Do you ever sit there wondering, "What on earth am I doing?" That's pretty much where I am right now. I'm sitting in the Denver airport, waiting for my last flight to Costa Rica. I am really excited, but kind of freaked out right now about moving away from what has been my life for the last few years.
En route from New York to Costa Rica, I stopped in Texas for a friend's wedding, which was beautiful and completely wonderful. Along with seeing my friend so happy, it was great seeing so many of my good friends right before I left.
Getting packed before the wedding was amusing. Because I was going to the airport straight from the wedding, I needed to have everything completely ready to go. I had to fit everything--we're talking all of my clothes, shoes (including bulky rain boots), bedding, pillows, etc.--into only four suitcases. I got a bunch of Space Bags to cram everything into (Space Bags are those amazing things that you stuff and then suck out the air with a vacuum cleaner--you can take three times as much stuff!), but it just didn't seem like everything would be able to fit. I have to give mad props to my friend J here. While I tore around my friend S's apartment like a lunatic, trying to grab every last thing, flinging myself onto my suitcases to try to zip them up, and wailing that my things wouldn't fit, J calmly analyzed the size and shape of my suitcases and rearranged the placement of the different-sized Space Bags to ensure that everything would fit. I'd like to think that if our roles were reversed, I would have been able to help J in such a way, but that's probably not true. I must admit, I did not believe it could be done, but between J's guidance and the sheer amazingness of the Space Bags, we managed to squeeze all of my things into my suitcases. [Note: This is not a paid review for Space Bags.]
The morning after the wedding, I went out for a delicious breakfast with four friends, and then they dropped me off at the Houston airport for my big move.
The flight from Houston to Denver was pretty great, and inspired me to choose the picture at the beginning of this post. However, the picture is a little misleading because: A) I didn't fly Delta, and B) There was no giant baby riding on top of my plane. But anyway, my flight was great in several ways. First, the lady who checked me in at the Frontier Airlines counter didn't charge me the $100 fee I should have paid for checking two extra bags on the plane, which was a lovely surprise. When does that ever happen? I mean, cha-ching! Second, the flight attendant gave me free refreshments and video access because I happened to be sitting in row entirely occupied by unaccompanied minors. Not quite sure how I ended up there, but I really didn't mind. My seat neighbor and I totally bonded when the air conditioning kicked in just before takeoff, and the colder, foggy-looking air started billowing around the cabin. (The captain said it had something to do with the humidity in Houston.) We started talking about the weird-looking air, and as the flight progressed, we had a nice chat about Hannah Montana, Bratz dolls, and the joys of going home after being on vacation, before settling in to watch Miley Cyrus fave The Last Song. Overall, I'd give my experience with Frontier Airlines five stars. [Again, not a paid review.]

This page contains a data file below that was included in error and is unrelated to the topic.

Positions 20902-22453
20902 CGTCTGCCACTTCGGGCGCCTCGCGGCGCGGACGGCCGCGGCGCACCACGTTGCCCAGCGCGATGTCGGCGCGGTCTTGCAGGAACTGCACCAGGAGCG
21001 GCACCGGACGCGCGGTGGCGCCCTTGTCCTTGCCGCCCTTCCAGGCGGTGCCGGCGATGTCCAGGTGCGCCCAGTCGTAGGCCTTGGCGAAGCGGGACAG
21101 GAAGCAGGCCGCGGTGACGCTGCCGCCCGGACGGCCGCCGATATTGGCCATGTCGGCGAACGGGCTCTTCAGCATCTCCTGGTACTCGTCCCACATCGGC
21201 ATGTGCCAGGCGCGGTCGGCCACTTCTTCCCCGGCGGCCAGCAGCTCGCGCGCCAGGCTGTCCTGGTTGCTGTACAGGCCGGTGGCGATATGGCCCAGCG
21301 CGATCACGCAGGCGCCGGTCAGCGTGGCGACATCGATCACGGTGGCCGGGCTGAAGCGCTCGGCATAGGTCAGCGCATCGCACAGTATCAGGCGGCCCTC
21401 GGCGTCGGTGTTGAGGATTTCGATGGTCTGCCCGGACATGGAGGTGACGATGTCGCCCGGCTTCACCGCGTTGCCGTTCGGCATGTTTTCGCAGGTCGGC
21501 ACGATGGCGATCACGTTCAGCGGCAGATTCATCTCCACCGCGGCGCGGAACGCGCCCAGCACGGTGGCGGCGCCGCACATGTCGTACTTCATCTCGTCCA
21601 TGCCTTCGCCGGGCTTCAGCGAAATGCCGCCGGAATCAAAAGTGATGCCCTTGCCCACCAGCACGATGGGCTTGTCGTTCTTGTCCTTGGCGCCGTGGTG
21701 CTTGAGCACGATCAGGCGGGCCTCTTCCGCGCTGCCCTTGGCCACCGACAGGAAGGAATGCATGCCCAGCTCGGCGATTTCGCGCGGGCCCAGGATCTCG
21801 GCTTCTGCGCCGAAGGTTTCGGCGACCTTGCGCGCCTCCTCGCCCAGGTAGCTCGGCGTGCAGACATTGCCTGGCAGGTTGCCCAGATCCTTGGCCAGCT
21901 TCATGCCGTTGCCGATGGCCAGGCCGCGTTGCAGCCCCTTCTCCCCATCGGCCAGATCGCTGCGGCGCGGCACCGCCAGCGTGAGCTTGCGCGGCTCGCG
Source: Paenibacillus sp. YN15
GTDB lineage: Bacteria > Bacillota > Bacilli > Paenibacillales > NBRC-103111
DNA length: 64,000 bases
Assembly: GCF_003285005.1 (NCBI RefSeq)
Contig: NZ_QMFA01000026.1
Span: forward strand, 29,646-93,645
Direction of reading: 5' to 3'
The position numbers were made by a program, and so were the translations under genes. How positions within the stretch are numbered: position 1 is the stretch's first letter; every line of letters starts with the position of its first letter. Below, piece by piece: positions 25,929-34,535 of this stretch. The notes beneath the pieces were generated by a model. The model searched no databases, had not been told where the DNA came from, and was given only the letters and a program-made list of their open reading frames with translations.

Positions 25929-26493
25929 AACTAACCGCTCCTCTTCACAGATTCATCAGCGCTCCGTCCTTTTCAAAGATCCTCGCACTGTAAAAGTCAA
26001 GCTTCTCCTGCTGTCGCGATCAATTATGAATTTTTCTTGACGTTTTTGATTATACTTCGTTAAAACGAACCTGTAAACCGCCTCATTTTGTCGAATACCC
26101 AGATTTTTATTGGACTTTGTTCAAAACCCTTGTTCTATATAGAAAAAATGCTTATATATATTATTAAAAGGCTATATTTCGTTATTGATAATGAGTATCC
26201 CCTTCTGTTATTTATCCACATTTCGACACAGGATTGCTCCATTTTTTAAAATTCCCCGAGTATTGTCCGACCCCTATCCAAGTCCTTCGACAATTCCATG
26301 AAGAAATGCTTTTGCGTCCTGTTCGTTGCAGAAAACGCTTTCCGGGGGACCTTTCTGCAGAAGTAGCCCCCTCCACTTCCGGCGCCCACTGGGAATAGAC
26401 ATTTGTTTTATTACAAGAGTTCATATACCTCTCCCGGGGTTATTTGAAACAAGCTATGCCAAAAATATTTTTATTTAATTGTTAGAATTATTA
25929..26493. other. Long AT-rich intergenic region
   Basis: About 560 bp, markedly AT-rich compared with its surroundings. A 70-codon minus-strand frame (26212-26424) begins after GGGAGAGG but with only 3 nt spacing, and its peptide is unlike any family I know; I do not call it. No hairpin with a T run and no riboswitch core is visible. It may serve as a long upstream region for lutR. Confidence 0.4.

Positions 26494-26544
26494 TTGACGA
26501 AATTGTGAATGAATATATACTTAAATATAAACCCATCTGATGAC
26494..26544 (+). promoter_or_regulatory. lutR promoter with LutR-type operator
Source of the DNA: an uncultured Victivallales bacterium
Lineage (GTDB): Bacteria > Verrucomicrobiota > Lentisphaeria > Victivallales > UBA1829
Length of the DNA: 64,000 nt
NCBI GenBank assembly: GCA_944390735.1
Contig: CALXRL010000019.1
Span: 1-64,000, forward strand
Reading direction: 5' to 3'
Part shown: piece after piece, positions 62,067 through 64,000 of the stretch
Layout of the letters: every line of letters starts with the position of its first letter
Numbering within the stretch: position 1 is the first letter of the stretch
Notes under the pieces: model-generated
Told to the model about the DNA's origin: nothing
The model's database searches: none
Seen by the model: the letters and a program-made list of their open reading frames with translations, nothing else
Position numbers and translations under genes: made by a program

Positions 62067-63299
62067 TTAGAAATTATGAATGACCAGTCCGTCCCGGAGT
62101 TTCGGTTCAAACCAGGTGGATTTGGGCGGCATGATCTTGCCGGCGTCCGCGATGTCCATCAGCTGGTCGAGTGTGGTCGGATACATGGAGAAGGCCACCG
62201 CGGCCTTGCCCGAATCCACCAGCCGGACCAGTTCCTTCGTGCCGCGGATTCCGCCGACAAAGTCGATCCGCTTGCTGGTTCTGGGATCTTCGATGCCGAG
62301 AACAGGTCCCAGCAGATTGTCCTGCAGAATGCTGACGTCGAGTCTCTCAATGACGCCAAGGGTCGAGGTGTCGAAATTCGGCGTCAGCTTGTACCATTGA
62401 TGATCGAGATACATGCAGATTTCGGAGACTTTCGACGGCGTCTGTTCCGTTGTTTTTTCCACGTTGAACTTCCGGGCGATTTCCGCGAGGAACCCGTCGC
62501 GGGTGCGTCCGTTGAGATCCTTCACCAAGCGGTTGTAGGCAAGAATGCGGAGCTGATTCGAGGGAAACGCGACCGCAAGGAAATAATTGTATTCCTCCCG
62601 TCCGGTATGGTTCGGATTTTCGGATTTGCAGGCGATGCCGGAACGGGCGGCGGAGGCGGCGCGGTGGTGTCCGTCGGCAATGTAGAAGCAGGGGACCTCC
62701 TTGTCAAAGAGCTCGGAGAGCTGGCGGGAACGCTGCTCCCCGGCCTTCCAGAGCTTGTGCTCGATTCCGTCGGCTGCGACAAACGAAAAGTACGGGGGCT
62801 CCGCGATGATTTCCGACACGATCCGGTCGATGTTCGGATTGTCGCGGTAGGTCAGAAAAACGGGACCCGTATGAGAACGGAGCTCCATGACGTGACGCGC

So now, I'm just chilling in Denver after my flight from Houston, waiting for my flight to Costa Rica. Wish me luck!
Ok, I made it! I arrived in San Jose a little before 6 a.m., and made it through all the official business quickly. Other than the man beside me asking if I wanted to pray with him for the plants of the world and demanding shrilly to be served a locally-produced meal (um, locally to where, buddy? We're covering a distance of over 2,000 miles here), the flight was pretty uneventful. Afterwards, while I was retrieving my suitcases from the baggage claim, the last remaining handle on one of them ripped off (apparently, it's been through the airlines a few too many times), but a man nearby helped me snag it from the carousel. Immigration went smoothly, and the man at customs barely glanced at my bags.
After clearing through customs, I met the school director and another man who works at my school. They helped me schlep all my bags to the van, drove me to my apartment, and left me with some groceries to get me through the first few days. As we traveled by amazing mountain scenery, I had to remind myself a few times that I live here now. I've been here only a few hours, but I've unpacked and set up everything in my apartment. The apartment has big windows that let in a lot of light (which might not be my favorite thing early in the morning, but is great most of the time), and it came fully furnished, which makes getting settled in so much easier. I have a good feeling about where I'm living and I'm looking forward to starting work and meeting my colleagues tomorrow!